Russ Hunt's Reviews

Never Swim Alone
by Daniel MacIvor

Hampton High School / Theatre St. Thomas
Black Box Theatre, September 2003

Daniel MacIvor's script for Never Swim Alone is a dense, frenetic, and challenging work, a tightly orchestrated choral speaking concert composed of fusillades of clichés and counterpointed parodies of the sorts of conversations you'd expect to hear in the corridors at a trade show or business convention. But MacIvor takes them out of their conventional surroundings and lets us see them for what they often are: a form of agonistic male competition, the human equivalent of peacocks preening or rams smashing their heads together on cliffs. Dr. Johnson contended that every conversation has a winner1, and if you buy that you'll feel right at home with Frank and Bill, MacIvor's blue-suited, silk-tied, matched-set businessmen with their matching briefcases and matching souls.

The new context created for us by MacIvor, and the astonishing company from Hampton High School responsible for this production, is a bizarre one. The matching males enter, sunglassed, suited, and macho, and uncover, center stage, a svelte, bathing suit clad young woman who, it turns out, is to be the judge of, and in some elliptical way the pretext for, a surreal competition between the two men.  She's at the beach, she says, and the two are watching her.  She challenges them to a race ("beat you to the point" becomes a leitmotif of the script), but what actually happens is that she gets up in the lifeguard / umpire's chair, with her whistle, to act as umpire/referee and judge in a series of verbal (and sometimes beyond verbal) competitions.  "Round one," she says, and off they go, engaging in what seem rather like every subtly competitive conversation you've ever heard between two blue suits, except these are counterpointed and overlapping, rapid-fire, mechanical, sometimes descending (or ascending) into incomprehensibility as the two talk over each other. At pauses, they turn to the judge, who pronounces the victor: "Frank!" and Frank then gets a minute to talk directly to us (but for Bill and the "referee") in an attempt to get our sympathy.

The playwright's ear for the rhythms of conversation and the wash of clichés, and especially the surreal situation it all occurs in, are strongly reminiscent of the work of David Ives, and so is the sheer delight in uncovering the emptiness behind many of the values that the characters take for granted.  And, similarly, MacIvor doesn't much bother with creating characters: these cartoon figures are all we need to get the point and enjoy the sardonic laughter.

Shane MacMillan's direction of his young cast is thoughtful and effective, and demands the tightest timing imaginable, as many of the speeches are in unison or counterpoint, as are the actions (often, the two men open their briefcases with unison snaps, or turn and move their chairs as mirror images). The constant movement keeps the audience engaged from one round to the next, and underscores the action (at one point, when the two men talk about being "somebody else," they swap sides of the stage). And it underscores the building tension between them, and the increasing frustration of the "referee," as she calls "foul!" when Frank or Bill takes a verbal cheap shot.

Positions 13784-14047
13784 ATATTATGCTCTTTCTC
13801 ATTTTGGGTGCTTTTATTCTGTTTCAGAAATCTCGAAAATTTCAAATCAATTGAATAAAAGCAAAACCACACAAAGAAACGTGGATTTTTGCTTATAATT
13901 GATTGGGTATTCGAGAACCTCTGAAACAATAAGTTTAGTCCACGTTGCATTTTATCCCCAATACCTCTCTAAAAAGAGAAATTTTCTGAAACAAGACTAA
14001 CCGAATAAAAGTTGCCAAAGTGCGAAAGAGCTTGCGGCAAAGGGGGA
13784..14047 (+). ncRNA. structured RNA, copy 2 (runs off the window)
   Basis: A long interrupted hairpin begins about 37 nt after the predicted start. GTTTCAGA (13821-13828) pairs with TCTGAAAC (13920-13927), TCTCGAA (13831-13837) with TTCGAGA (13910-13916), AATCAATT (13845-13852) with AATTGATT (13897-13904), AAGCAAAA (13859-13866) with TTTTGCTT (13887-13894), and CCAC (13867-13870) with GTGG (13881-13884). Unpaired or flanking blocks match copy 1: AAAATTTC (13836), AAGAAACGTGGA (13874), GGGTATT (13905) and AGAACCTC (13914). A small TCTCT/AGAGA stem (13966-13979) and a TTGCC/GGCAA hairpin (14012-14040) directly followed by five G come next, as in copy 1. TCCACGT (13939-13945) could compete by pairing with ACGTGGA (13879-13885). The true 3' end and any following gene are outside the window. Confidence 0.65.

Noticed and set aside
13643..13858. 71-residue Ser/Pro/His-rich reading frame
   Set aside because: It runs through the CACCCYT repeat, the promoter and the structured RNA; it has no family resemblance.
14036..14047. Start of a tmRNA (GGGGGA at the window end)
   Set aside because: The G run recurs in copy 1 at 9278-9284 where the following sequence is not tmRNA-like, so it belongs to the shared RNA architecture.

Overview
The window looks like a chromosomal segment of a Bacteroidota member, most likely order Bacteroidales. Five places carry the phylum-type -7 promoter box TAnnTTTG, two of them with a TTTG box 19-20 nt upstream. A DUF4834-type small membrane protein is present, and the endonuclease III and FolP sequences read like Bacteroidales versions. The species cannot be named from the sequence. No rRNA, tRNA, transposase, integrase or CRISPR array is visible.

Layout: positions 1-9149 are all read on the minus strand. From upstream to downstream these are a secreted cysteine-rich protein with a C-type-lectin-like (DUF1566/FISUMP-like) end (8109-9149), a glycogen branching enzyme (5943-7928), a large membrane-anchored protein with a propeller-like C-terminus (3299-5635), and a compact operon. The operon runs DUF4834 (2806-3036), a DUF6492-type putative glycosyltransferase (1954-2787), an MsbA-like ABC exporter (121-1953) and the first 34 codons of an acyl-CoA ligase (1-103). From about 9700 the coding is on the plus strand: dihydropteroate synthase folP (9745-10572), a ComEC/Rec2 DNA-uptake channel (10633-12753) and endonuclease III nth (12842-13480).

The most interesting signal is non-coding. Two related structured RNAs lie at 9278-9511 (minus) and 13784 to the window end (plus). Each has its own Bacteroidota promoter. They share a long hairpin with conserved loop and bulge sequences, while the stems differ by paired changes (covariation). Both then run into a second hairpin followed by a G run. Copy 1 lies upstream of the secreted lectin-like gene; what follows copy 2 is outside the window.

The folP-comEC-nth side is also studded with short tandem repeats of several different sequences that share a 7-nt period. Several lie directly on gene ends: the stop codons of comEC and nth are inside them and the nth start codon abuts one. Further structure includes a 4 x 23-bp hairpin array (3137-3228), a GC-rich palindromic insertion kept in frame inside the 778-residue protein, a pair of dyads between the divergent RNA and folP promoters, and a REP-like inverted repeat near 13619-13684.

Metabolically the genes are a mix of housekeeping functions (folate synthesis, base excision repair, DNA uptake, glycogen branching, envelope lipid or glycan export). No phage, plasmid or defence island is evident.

The actors -- Stephen Mercer as Frank, Caleb Cosman as Bill, and Lesley Guravich as the Referee -- are tight, disciplined, coherent and audible, which is what they need to be.  There isn't much "character" to any of the characters, so much of what they do is better assessed as choral speaking than traditional acting, but it seems clear all have the stage presence and confidence to have done that, too, had it been demanded.  In fact, it seems fair to wonder what would have happened had the company tried to create more character -- keeping the unison, but putting more articulation into speeches which often seemed the utterances of androids.What we got, though, was fine: androids with whom, occasionally, we felt moments of sympathy: when, miming the swim to the point, the two men pass and leave behind the increasingly plaintive referee (who's this contest about, anyway?), or one of the men when a particularly telling blow was landed (at one point, quite literally).

And even though we missed some of the good lines because of the mechanical speed of delivery, there were plenty left.  "If bullshit had a brain, it would quote Nietzche," Bill announces to the world just after Frank's triumphant Nietzche quote. Or "An endless possibility is the best thing to wake up next to." Or "she can hear them blush."

We should be grateful to Ilkay Silk for having recognized the power of this production during the high school drama festival last June, and inviting Hampton High back this fall.  Clearly, we should be watching, next spring, for what Shane MacMillan and the folks from down river bring back up next June.

1BOSWELL. ‘But, Sir, may there not be very good conversation without a contest for superiority?’ JOHNSON. ‘No animated conversation, Sir, for it cannot be but one or other will come off superiour. I do not mean that the victor must have the better of the argument, for he may take the weak side; but his superiority of parts and knowledge will necessarily appear: and he to whom he thus shews himself superiour is lessened in the eyes of the young men.’ [Or, in this case, the referee.]

To discuss or comment on this review, send email to
Back to main list of reviews
Back to Russ Hunt's Web site